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The Brooklyn Rail

FEB 2021

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FEB 2021 Issue
Poetry

LaDavid


LaDavid

For Sergeant LaDavid Johnson



Disembodied.   I think of the witch    who chopped up her brother    throwing the carmined
flesh    into the water   to slow her father’s armada   plowing the waves     without an
outboard motor     It wasn’t sorcery    just craft    Braving the sharks    here and there     they
collected each limb    without the blood        to assuage the young man’s spirit    to mollify
his father’s anger    if not the gods’    Did the brother     give up his life willingly   for her
America   or was it terrifying   that death would arrive    not so unexpectedly    at his blood
sister’s hands    They lost the quarry    but carried him home    glum under black sails
nonetheless   the body was properly entombed    reassembled    like the broken, artificial
borders     of territory    made whole only     from the eyes of space    Like yet another torn
deity


I think of the young widowed wife   who was warned   like Pandora   not to open the coffin
lid   or else   truth would escape   lay waste to forests of lies   She wanted an open coffin
like any black wife     who leans on the Lord   proof against the horror   of what they did to
him   whether white or black terrorists    or police at home     while the baby La’Shee within
nested   fruit against her bone   so that she and everyone would know    it was him    and
was he washed?    Identified.    Framed.   the still, tortured face   to the tearing, sorrowing one
perhaps fainting   into the arms of the Nurses Auxiliary   Instead she heard the words    like
a hex pronounced    even her husband’s name    was written backwards    and charred with
his tongue   when he couldn’t recall it    performing    even before witnesses   that he gave a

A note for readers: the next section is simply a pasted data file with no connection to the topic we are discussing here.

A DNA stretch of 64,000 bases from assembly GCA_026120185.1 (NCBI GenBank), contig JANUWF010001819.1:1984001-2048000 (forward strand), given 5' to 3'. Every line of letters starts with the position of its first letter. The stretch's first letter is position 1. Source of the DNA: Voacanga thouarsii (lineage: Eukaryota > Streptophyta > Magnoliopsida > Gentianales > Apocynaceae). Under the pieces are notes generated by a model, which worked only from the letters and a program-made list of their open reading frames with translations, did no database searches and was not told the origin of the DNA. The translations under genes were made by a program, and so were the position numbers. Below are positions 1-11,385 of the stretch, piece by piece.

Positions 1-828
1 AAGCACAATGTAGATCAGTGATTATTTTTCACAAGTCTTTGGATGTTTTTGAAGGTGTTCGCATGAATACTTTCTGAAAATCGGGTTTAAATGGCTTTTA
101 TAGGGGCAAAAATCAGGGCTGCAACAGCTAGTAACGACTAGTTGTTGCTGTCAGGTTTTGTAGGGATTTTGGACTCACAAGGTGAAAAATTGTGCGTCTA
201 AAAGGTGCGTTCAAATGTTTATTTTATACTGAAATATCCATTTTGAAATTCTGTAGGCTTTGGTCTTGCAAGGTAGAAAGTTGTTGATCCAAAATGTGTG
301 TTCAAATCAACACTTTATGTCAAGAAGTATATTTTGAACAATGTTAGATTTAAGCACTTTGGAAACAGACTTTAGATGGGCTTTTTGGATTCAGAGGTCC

damn    about a finger    about a hand   She will sooner know    whether LaDavid will return
in the child’s face     than what was returned   in that coffin


I think what remains   of LaDavid   is the vibration in his name    recalling    both male and
female   commander and not sergeant    in two languages    he was named    because three
syllables    in his mother’s mind   was a whole new spell    from the one that had    quickened
him into being    This was the only magic   that created heroes   and wheelie kings from
Miami   and yet the dried, blood-wine pools     and whitened trails   echo the young widow’s
moans   at the doorstep to his remains    in Africa, in America    constantly seeking why   in
the cracked dust  not even ours    until only the lowly   beasts and insects    and questing
children    the sons of temporary allies    merely playing at     the war around them      can
bring the soldiers   to find and gather    the work of ISIS    Bones that may have been fingers
bones that may have been toes   bleached cartilage that was    a nose or an ear    become
evidence    Catalogued.    but in a much smaller box    on a cotton pillow    of how he died
piece by piece    belying his badges and honors    well celebrated     for that moment    and
sung.

Contributor

Gabrielle Daniels

Gabrielle Daniels’s Something Else Again: Poetry and Prose, 1975–2019 is published in the UK by Materials. The book, Daniels’s first full-length collection, collects poems and prose from the 1970s to the present, including the complete text of Daniels’s now-impossibly rare chapbook A Movement in Eleven Days, a retrospective essay on New Narrative, and excerpts from her in-progress novel Sugar Wars

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The Brooklyn Rail

FEB 2021

All Issues